In order for a new medication or medical device to get approval from the Food and Drug Administration, it must undergo clinical trials – and those trials must demonstrate the new product's safety and efficacy before it is allowed to be marketed and sold.
A clinical trial is defined by the National Institutes of Health as a research study that determines “whether a medical strategy, treatment or device is safe and effective for humans.” Using the scientific method, researchers begin by looking for answers to specific questions – in this case, how to treat the symptoms of a specific health condition or discovering ways to diagnose or screen for certain diseases.
In some cases, a clinical trial builds on previous research centered around similar diseases and their treatments. A clinical trial follows set procedures, known as protocols. These consist of step-by-step plans on what researchers will actually be doing and how they will carry out these tasks, in addition to detailed explanations of each step of the process and why they are required.
The first step in any clinical trial is to develop and test new strategies under laboratory conditions by studying chemical reactions in test tubes and petri dishes. If those preliminary studies produce the desired results, the next step is animal testing, which demonstrates how the drug or treatment works under biological conditions. Rodents such as mice and rats are generally used during this stage due to their biological similarities to primates.
Despite the similarities between primates and rodents, however, success in such animal studies does not mean that the treatment will successfully treat humans. The process is not over until human trials have been completed. However, before an experimental treatment can be used on human subjects, the company must file an Investigational New Drug (IND) application. The IND application must be accompanied by a complete report of all pertinent data, including the drug's ingredients and mechanism of action as well as its effects on animal subjects.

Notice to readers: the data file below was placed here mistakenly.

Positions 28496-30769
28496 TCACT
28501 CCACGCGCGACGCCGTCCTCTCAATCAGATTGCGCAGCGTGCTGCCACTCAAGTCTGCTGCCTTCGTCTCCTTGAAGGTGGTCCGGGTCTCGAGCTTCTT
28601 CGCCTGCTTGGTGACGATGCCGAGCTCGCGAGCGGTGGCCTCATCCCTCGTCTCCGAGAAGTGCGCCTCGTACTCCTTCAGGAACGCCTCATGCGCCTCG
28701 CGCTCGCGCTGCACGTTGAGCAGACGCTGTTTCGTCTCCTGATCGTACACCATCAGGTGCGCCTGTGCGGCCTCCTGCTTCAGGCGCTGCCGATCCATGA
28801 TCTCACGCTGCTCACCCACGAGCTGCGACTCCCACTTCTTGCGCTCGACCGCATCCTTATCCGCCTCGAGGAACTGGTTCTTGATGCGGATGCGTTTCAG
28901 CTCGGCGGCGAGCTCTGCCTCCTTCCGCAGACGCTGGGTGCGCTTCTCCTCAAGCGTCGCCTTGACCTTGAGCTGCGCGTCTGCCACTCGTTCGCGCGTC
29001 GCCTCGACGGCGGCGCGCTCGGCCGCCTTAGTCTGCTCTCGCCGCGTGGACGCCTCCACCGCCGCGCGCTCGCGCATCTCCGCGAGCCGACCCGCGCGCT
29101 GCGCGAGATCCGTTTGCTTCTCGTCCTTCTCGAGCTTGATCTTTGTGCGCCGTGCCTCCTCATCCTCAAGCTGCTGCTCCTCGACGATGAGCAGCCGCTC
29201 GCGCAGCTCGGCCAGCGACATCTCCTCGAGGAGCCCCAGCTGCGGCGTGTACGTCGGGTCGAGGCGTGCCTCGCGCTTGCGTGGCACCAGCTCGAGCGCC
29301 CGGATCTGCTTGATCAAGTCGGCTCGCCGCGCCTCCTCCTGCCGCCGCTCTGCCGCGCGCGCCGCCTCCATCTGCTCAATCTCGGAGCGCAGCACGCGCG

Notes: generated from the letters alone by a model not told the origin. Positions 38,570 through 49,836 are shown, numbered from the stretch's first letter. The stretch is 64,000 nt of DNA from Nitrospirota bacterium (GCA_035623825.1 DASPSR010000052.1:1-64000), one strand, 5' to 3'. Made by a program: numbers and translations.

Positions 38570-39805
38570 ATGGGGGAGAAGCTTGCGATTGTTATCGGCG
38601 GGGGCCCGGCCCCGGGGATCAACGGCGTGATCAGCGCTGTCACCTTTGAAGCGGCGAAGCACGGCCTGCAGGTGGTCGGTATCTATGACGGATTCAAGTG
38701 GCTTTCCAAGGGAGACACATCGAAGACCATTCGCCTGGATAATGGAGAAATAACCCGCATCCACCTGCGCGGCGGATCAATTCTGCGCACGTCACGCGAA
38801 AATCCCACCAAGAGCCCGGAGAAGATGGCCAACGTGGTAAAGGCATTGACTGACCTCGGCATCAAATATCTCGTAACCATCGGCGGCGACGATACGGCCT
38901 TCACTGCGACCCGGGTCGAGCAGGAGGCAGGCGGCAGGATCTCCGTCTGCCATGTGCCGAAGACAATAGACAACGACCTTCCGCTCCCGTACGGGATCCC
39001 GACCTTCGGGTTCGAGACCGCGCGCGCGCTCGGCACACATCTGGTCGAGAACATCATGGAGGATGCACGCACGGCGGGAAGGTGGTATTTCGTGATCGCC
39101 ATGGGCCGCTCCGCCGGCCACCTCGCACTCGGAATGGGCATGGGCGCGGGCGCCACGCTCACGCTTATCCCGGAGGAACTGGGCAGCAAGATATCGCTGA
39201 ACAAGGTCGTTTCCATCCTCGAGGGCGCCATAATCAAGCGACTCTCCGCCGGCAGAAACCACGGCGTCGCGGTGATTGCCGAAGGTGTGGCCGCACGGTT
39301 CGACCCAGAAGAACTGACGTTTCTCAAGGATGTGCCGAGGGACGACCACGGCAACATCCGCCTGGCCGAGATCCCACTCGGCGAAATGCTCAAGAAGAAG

Human trials are conducted on volunteers who meet certain criteria, which can vary depending on the nature and purpose of the study. For example, trials for a new treatment for a specific type of cancer requires subjects who are suffering from that particular form of the disease. A drug for treating prostate issues would necessitate having male subjects who may or may not suffer from said disorders, depending on whether the treatment was preventive or meant to mitigate the symptoms. Alternatively, a study may focus on genetic conditions that affect certain populations.
Human clinical trials consist of four stages, or phases. During Phase I, researchers administer the treatment or medication to a small group of subjects in order to determine whether or not it works and to evaluate its safety as well as to establish a baseline for dosage. If this is successful, the trials are opened to a group of approximately 100 volunteers. This is Phase II, during which the treatment is compared to other existing drugs or devices currently used to treat the diseases in question.
Once the treatment has been proven safe and effective, it is administered to a larger population during Phase III in order to confirm the results obtained in Phase II. During the Phase III trial, researchers use what is known as a “control group.” Subjects in the control group are given a placebo, or inert substance, instead of the actual treatment. Ideally, this part of the study is “double blind,” meaning that neither the subjects nor the research team know who is being given the placebo until this phase of the trial is concluded.
The final step, Phase IV, does not begin until the drug or treatment has been approved for the market. Also known as “post-market studies,” Phase IV trials follow patients who receive the treatment, evaluating the long-term efficacy and safety of the product and its effect on the general population as well as interactions and side effects that may not have been apparent during clinical studies.